SHAFT

John Shaft might have first appeared on screen nearly thirty
years ago, but he’s still one cool dude. Actually the hero of
John Singleton’s smart, sassy reinvigoration of the 1970s
series isn’t the original Shaft at all, but his nephew, a New
York City cop of all things, who chucks his badge in revulsion
at a judicial system that lets a racist killer off the hook
and becomes a lone wolf vigilante, as his uncle had been. But
the spirit and style of the new flick is very much one with
that of the earlier three pictures based on Ernest Tidyman’s
character, and the result is not just a successful bit of
nostalgia but a vibrant, classy sample of American pulp
entertainment in its own right. It’s also a triumphant
reassertion of the promise that John Singleton showed in his
first film, the powerful “Boyz N the Hood” (1991); the young
director stumbled badly in his sophomore feature, the dreary,
pretentious “Poetic Justice” (1993), and his third effort,
“Rosewood” (1997), didn’t get the approbation it deserved
(despite some flaws, it was a intriguingly mythic tale), but
here he shows himself in fine command again.

Singleton’s helped, of course, by a tight, exciting script
marked by Richard Price’s flair at capturing the gritty
atmosphere of urban life and streetwise patois while providing
spurts of macabre humor and stylish violence; working together
beautifilly, Price and Singleton (along with co-writer
Shane Salerno) nail the tone that a twenty-first century
“Shaft” should have, in the form of a happily convoluted plot
involving not only the hero’s crusade to get his man but also
elements dealing with a damsel in distress, police corruption,
the power of wealth in the judicial system and drug gangs.
What’s remarkable is that although the narrative is quite
complex, the writers and director manage to keep it clear and
crisp; only rarely will a viewer ponder why something’s
happening. And Isaac Hayes’ familiar throbbing score keeps
things moving splendidly.

The cast excels, too. Samuel L. Jackson brings his patented
blend of offhanded charm and underlying menace to the title
character, achieving a sense of street nobility that’s just
perfect for the character. He’s seconded in a few scenes by
Richard Roundtree, smooth and suave as the uncle who’s still
in the mix and still in shape. The younger Shaft also has
some amusing assistants, most notably a wild-eyed, jive-spouting
driver played by Busta Rhymes, who gets a good many chuckles
even if at times he seems an updated version of Antonio “Huggy
Bear” Fargas from “Starsky and Hutch.” There’s also a nice
turn, for a change, from Vanessa Williams, as a tough female
cop who’s obviously sweet on Shaft.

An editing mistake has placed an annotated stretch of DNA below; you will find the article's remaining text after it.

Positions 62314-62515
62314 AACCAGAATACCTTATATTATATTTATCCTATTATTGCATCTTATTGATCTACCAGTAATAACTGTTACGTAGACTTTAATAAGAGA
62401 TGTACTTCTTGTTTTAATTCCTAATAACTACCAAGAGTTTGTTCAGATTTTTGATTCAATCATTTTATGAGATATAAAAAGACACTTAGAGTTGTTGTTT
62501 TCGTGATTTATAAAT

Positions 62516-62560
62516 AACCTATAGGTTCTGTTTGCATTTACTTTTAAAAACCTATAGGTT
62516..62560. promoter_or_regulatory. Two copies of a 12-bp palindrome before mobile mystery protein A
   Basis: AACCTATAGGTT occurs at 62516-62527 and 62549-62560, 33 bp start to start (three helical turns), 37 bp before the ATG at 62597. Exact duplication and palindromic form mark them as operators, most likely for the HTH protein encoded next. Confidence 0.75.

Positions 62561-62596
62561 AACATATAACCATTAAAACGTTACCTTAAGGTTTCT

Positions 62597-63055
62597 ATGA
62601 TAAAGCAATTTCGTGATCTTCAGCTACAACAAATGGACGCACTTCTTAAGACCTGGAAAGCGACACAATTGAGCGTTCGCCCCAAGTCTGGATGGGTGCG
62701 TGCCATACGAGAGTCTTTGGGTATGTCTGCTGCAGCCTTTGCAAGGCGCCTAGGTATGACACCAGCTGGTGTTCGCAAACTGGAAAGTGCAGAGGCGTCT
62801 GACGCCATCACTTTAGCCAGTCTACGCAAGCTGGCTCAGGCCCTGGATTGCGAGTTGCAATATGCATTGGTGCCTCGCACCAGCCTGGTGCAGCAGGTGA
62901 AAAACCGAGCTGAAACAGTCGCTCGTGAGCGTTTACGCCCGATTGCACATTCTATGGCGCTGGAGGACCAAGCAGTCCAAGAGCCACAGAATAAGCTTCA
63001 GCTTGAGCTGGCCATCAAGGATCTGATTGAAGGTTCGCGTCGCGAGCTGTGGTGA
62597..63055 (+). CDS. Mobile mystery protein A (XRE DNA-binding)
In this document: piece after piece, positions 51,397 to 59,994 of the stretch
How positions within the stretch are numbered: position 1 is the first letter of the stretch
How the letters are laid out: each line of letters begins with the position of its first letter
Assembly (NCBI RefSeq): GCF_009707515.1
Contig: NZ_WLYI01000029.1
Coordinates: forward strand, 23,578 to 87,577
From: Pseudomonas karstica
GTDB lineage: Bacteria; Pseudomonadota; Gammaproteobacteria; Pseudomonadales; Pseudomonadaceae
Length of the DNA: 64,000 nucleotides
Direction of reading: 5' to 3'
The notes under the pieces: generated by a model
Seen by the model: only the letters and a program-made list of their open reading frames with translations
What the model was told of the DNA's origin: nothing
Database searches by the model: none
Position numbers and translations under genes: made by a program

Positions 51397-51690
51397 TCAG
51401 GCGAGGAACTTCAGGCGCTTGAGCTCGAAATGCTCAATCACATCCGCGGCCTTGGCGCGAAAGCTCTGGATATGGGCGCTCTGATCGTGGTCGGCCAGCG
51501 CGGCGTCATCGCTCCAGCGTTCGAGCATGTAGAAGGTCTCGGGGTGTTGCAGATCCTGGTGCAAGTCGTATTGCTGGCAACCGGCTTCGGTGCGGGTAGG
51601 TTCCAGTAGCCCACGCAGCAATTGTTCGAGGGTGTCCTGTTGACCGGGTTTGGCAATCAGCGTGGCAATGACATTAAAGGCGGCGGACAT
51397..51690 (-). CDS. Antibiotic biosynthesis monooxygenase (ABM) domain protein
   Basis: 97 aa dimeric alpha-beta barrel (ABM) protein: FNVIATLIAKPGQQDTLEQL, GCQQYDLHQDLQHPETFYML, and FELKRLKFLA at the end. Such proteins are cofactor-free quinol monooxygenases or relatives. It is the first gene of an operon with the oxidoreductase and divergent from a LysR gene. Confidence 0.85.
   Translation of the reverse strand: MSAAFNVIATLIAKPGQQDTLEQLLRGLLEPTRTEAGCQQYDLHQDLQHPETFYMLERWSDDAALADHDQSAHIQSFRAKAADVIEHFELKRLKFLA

But it’s the pair of villains that gives the picture its final,
most important lift. Christian Bale, fresh from his amazingly
controlled turn as Bateman in “American Psycho,” uncoils nicely
in this followup, bringing intensity and fearsomeness to the
rich, spoiled racist Walter Wade whom Shaft pursues. Even more
impressive is Jeffrey Wright (the star of “Basquiat”), who
mixes humor and viciousness in flawless proportions as
“Peoples” Hernandez, a local drug lord who links up with Wade
to off a potential witness against him and build up his own
business in the process. Wright gives a witty, impishly evil
spin to the character (and a great accent to boot); the screen
hasn’t seen anything to match it since Benicio Del Toro nearly
stole the show in “The Usual Suspects.”

There are, of course, some flaws here. The members of the
Hernandez gang are presented in the cliched Keystone Crooks
fashion; they fire interminable rounds of ammunition at our
hero, but never manage to hit a thing. (Are there any worse
marksmen in the world than action-movie heavies?) The pace
of the picture occasionally goes a bit flat. The “police
corruption” angle isn’t handled as smoothly as it might be (and
one character’s “return from the dead” isn’t properly explained).
The final confrontation between Shaft and “Peoples” isn’t
nearly as exuberantly staged as one might have expected. And
the last twist seems like something lifted from an old “Law
and Order” episode.

These are relatively minor problems, however. Recent years have
seen a plethora of bad remakes of old films and dismal
bigscreen versions of beloved television shows, but this time,
they’ve gotten things just about right. “Shaft” offers an even
better time that its seventies predecessors; despite its
occasional lapses, it’s great fun, easily the best example of
pure popcorn escapism that the summer season’s offered so far.